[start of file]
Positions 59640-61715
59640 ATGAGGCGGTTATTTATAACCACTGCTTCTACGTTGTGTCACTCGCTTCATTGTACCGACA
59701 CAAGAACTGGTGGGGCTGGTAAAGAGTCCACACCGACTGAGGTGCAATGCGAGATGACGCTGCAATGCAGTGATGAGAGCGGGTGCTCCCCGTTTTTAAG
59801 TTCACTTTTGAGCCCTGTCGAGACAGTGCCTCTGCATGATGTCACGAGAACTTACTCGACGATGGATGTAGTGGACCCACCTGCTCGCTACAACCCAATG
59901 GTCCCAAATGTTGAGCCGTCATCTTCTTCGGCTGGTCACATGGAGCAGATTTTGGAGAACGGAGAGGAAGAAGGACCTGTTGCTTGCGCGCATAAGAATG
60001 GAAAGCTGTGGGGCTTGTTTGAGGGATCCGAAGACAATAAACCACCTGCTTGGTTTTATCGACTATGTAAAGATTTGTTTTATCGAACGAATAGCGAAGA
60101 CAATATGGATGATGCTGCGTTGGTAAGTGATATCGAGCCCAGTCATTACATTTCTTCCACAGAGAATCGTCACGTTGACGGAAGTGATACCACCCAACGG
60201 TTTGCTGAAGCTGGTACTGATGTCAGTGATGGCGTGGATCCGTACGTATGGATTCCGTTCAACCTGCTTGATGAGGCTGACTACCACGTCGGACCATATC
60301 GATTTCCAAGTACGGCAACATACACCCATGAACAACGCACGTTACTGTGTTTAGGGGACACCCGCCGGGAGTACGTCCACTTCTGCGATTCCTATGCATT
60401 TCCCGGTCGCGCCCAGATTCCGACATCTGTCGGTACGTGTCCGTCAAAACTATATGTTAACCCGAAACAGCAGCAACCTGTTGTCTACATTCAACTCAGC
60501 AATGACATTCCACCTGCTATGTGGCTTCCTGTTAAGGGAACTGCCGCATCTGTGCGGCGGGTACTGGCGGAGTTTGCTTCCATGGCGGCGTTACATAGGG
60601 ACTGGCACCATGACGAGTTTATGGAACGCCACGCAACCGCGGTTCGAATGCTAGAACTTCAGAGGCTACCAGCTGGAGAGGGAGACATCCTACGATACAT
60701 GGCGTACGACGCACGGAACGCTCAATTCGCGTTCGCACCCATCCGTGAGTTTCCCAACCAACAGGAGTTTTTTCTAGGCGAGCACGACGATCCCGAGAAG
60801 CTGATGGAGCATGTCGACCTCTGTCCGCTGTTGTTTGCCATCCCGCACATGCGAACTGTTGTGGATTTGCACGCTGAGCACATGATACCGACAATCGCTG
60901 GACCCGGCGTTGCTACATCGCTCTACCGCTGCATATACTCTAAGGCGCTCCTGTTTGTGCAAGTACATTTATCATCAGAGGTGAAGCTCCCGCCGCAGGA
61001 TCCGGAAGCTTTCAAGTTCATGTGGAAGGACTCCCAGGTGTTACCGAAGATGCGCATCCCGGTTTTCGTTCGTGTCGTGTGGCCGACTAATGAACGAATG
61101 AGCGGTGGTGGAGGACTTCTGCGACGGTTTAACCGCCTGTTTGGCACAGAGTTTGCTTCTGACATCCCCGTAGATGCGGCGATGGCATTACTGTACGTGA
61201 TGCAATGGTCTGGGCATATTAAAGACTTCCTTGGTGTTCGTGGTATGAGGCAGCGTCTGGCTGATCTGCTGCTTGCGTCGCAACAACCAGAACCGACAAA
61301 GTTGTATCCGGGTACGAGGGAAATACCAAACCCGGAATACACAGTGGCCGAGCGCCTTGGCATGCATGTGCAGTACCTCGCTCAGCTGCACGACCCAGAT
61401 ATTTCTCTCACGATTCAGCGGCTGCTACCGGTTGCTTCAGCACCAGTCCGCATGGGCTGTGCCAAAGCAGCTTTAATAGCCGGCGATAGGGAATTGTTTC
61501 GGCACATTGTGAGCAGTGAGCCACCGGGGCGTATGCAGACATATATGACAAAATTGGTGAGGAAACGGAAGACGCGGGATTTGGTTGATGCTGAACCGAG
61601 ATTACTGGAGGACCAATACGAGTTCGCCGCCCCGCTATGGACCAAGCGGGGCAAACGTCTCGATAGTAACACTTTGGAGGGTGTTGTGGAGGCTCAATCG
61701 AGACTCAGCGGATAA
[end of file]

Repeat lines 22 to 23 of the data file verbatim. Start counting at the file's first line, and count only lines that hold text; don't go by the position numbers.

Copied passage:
61601 ATTACTGGAGGACCAATACGAGTTCGCCGCCCCGCTATGGACCAAGCGGGGCAAACGTCTCGATAGTAACACTTTGGAGGGTGTTGTGGAGGCTCAATCG
61701 AGACTCAGCGGATAA